Fogerty's hopes were, of course, rewarded. Centerfield went on to become his first Number One album since his departure from Creedence Clearwater Revival, and two of its singles, "Old Man Down the Road" and "Rock and Roll Girls," went Top Twenty. Creatively, the album found Fogerty at the top of his form, and it contains songs that rival his best work from CCR's glory days.

Centerfield shows Fogerty to be a mature record maker. It is a concept album that can be taken as simply a great collection of songs, a kind of "Whitman's sampler of what John Fogerty is about," as he puts it. But look a little deeper and one finds an intensely autobiographical album: a survivor's tale that celebrates the durability of rock & roll and the power inherent in remaining true to one's own beliefs.

While some of the songs on Centerfield, like "Rock and Roll Girls" and "Big Train (From Memphis)," evoke lost innocence, others cynically portray Fogerty's experiences in the music business. The title of "Vanz Kant Danz," which was originally named "Zanz Kant Danz," refers to Saul Zaentz, the head of Fogerty's former record label, and "Searchlight" chronicles the emotional toll the CCR years had taken on Fogerty. But the story Fogerty tells on Centerfield has a happy ending. The title track, of course, is the centerpiece of the album, a song about getting another chance at the big time, and "I Can't Help Myself" expresses the excitement John Fogerty felt at once again being a player on the rock scene.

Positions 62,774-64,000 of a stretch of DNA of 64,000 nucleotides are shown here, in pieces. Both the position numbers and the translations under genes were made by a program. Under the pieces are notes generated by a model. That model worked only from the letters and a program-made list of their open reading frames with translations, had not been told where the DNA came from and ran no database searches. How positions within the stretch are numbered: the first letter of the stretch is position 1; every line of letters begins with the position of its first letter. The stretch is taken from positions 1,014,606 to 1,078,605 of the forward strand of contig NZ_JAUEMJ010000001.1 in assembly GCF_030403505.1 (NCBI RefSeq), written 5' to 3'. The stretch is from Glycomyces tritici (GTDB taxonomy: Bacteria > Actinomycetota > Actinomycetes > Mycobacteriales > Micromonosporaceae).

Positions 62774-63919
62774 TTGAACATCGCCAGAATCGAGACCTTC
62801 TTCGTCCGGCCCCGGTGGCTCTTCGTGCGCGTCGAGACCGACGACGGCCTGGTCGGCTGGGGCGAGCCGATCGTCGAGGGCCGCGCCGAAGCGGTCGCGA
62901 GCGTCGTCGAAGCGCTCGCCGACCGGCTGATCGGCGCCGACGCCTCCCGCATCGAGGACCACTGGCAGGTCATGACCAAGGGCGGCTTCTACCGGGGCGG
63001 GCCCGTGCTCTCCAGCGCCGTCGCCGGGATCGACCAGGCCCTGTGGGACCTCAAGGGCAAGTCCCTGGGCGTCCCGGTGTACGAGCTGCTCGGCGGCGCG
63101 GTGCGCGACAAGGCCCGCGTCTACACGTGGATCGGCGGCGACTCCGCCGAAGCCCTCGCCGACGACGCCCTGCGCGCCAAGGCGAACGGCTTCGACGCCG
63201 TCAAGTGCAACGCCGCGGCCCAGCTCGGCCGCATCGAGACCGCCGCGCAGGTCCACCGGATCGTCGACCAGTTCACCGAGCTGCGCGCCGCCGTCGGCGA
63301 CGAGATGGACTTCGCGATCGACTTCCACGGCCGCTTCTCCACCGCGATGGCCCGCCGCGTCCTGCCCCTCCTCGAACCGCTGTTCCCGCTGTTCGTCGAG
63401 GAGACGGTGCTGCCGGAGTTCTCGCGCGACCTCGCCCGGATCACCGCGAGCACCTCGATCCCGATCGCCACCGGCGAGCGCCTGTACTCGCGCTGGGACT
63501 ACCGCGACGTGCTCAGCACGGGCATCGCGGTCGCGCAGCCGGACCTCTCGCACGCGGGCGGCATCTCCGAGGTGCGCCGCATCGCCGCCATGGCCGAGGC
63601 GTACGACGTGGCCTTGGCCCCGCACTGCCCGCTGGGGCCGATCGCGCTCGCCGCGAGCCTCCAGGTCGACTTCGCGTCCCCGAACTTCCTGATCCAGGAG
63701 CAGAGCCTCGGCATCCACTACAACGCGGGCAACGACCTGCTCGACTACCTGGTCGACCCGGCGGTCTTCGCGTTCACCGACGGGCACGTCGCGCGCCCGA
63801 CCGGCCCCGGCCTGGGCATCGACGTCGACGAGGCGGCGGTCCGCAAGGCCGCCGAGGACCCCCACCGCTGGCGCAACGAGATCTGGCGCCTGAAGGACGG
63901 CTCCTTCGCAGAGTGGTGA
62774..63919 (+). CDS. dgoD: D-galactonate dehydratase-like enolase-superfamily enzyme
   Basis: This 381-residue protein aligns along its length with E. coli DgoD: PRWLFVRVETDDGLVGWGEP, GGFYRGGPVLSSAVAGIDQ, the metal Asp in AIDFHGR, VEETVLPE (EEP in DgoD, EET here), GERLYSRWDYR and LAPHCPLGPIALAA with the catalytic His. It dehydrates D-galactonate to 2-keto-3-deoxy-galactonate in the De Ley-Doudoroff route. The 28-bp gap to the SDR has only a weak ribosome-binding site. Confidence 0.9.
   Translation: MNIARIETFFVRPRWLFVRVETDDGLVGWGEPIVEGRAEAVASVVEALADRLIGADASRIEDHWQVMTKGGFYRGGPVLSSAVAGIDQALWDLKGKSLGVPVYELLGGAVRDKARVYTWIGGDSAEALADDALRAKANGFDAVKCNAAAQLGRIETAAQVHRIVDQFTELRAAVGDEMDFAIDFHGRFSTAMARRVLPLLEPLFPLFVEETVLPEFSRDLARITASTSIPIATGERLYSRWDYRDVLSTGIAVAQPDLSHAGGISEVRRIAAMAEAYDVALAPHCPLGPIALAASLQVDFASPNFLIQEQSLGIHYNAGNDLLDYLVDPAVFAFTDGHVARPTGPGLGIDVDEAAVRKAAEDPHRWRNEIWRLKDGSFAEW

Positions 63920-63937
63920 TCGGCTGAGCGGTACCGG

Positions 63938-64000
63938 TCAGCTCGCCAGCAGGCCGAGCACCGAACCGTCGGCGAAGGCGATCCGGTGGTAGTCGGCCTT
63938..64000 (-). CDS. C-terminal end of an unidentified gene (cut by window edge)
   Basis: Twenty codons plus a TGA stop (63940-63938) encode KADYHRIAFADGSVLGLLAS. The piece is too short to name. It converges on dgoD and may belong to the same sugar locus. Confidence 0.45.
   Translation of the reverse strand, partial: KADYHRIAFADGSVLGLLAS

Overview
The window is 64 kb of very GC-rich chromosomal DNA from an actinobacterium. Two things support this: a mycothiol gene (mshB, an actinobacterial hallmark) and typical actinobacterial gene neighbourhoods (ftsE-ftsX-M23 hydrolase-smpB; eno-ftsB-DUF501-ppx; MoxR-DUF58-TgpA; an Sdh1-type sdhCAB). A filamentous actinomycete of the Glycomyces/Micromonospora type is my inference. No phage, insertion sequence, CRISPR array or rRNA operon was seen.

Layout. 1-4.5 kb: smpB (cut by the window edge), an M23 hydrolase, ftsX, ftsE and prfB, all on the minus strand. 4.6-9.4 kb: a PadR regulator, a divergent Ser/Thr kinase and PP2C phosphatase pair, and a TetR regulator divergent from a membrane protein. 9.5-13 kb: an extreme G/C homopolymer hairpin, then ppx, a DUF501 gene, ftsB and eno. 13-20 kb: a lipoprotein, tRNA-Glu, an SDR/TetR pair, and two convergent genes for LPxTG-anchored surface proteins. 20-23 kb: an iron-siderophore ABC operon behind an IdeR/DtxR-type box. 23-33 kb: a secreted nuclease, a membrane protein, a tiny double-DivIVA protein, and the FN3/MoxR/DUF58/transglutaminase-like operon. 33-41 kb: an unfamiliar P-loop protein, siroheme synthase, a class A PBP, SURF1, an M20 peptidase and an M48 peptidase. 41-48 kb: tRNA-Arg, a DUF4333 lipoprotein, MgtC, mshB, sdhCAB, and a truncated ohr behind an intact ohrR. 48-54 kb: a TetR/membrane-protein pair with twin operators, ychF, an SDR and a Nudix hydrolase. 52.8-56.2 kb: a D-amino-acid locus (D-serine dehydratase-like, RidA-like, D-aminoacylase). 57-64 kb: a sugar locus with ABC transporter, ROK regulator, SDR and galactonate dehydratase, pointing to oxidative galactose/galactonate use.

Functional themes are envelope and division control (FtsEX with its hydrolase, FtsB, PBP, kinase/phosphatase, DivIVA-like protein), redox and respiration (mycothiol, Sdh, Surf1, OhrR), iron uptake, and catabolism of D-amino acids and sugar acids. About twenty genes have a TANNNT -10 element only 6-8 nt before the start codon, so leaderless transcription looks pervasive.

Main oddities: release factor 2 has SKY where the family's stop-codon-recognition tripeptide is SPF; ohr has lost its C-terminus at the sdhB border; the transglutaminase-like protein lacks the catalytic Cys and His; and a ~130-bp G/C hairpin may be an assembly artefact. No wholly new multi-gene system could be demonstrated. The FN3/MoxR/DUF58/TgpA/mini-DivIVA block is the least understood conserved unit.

Fogerty had been trying to write songs for an album for years, but he says they just didn't come together. Toward the end of 1983 he finally regained his muse. "Stuff just suddenly started to click," he says. "So much so that I began to think, 'I'm gonna be able to make a record pretty soon.'" He came up with about twelve songs but narrowed the song list down to the nine that appear on the album.